Sicily, the largest island in Italy, encompasses an area of 25,832.39 square kilometres and a population of 4,782,457 inhabitants as of 2022. Significantly, Sicily’s regional gross domestic product (GDP) contributes 5% to the national GDP, primarily propelled by the key economic sectors: agriculture, industry, and tourism.

Sicily is increasingly susceptible to the adverse impacts of climate change, particularly evident in its urban area. Urban areas emerge as focal points of vulnerability, marked by heightened exposure to climate change-induced hazards. Instances of severe heat waves, exemplified by a noteworthy temperature of 48.8°C recorded in August 2021, as well as pluvial and coastal flooding events, evidenced by precipitation levels ranging from 150 to 300 millimetres in 2021, underscore the pronounced vulnerability of Sicily’s urban landscape to climate change. The magnitude and frequency of extreme temperatures and precipitation events have increased in recent years and are expected to further aggravate in the future.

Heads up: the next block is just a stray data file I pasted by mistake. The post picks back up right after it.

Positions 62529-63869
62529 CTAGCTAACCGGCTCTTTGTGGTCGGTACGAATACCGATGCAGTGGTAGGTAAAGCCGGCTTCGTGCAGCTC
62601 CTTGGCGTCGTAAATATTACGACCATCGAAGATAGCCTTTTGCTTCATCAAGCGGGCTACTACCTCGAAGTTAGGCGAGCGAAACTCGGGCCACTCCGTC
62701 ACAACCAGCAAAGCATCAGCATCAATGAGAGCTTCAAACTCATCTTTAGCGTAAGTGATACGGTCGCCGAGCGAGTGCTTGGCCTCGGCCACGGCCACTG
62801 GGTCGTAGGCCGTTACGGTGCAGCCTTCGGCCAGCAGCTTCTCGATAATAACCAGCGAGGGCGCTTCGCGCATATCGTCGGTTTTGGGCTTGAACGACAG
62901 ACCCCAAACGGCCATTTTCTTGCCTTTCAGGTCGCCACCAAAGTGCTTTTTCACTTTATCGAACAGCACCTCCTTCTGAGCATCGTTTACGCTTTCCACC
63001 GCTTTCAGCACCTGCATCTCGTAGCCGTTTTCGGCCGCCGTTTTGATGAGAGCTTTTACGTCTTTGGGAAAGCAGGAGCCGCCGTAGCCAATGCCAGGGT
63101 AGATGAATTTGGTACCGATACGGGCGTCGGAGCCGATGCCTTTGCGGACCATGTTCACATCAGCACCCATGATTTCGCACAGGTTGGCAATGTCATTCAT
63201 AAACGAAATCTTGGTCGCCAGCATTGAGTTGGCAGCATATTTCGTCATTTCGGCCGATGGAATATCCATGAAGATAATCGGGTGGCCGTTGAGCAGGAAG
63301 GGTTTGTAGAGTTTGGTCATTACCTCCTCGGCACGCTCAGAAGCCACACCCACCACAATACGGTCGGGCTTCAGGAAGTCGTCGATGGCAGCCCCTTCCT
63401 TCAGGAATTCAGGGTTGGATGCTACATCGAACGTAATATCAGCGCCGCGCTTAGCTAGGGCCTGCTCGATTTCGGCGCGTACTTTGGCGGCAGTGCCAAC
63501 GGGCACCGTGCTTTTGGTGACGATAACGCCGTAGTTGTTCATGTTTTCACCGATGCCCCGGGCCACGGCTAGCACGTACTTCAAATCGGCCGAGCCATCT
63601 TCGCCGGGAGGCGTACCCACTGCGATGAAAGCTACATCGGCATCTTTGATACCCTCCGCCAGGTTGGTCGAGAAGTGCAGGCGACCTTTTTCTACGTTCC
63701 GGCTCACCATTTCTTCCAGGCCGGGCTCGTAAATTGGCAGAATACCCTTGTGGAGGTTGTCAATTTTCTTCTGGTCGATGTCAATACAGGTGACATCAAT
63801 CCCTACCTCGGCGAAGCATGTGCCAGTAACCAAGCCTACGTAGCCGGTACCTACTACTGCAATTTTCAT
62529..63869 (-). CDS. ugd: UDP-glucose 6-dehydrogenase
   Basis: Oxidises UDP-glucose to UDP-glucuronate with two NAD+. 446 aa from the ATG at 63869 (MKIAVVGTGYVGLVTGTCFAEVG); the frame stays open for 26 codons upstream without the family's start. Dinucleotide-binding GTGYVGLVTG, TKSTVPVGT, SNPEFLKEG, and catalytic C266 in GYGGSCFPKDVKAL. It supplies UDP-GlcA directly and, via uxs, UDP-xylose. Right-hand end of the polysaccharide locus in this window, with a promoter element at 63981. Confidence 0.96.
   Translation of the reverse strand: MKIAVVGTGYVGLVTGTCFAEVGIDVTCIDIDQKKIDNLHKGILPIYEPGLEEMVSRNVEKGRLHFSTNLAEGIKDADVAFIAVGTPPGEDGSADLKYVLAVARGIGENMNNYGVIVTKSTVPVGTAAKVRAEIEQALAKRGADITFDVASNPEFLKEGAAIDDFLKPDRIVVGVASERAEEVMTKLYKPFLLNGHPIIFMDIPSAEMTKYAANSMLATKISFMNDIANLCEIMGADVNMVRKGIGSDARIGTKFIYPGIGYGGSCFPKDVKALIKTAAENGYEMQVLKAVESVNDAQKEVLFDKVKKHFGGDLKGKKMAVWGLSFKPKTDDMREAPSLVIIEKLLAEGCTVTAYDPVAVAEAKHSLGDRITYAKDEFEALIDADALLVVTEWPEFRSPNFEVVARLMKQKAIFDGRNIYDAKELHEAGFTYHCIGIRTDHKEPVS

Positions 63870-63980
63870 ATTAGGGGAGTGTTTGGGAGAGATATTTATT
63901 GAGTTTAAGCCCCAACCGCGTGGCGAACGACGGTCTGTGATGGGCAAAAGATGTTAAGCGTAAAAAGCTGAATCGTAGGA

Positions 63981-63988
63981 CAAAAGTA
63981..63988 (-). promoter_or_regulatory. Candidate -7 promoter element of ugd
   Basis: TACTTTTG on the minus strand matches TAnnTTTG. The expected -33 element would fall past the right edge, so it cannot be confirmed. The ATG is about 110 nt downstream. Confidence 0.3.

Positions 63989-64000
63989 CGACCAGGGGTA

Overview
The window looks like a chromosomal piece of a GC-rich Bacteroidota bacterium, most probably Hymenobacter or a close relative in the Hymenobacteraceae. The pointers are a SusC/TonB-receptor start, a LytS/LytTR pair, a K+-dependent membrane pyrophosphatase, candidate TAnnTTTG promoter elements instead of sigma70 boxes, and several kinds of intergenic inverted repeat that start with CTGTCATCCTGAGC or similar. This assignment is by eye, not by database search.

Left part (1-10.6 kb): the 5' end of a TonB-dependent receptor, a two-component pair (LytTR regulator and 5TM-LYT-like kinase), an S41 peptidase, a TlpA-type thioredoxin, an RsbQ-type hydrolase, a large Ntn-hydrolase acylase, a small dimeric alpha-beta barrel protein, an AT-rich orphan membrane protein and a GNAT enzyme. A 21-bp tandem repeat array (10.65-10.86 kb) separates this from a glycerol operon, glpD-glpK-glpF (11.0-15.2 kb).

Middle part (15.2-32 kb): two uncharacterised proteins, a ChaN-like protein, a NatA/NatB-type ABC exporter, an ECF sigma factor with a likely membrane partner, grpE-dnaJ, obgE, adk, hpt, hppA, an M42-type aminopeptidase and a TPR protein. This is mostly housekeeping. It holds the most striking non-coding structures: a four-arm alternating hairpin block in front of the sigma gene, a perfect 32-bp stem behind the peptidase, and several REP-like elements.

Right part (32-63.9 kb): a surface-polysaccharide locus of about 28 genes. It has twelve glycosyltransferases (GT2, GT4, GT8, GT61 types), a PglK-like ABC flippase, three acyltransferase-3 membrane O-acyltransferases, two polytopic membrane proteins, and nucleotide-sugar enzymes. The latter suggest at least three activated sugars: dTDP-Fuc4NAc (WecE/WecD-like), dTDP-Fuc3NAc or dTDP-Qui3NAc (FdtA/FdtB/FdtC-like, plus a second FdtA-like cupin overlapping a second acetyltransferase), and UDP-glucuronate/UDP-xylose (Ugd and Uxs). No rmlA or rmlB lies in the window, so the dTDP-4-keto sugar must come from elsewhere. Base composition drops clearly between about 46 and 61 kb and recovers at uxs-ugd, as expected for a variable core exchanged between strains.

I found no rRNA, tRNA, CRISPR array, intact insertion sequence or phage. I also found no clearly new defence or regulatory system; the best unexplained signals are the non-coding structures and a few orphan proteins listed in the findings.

The setting of the CoP in the Sicily region is characterized by involving institutional stakeholders, particularly, representatives of public entities at both the regional and metropolitan levels. To engage stakeholders effectively, it was decided to organize two informative meetings (November – December 2023) and a third meeting to start the official work of the CoP (February 2024).

The prioritized hazards identified by CoP stakeholders are Urban Flooding and Heat Waves.

In the image below you can find more information and the key points that have been identified: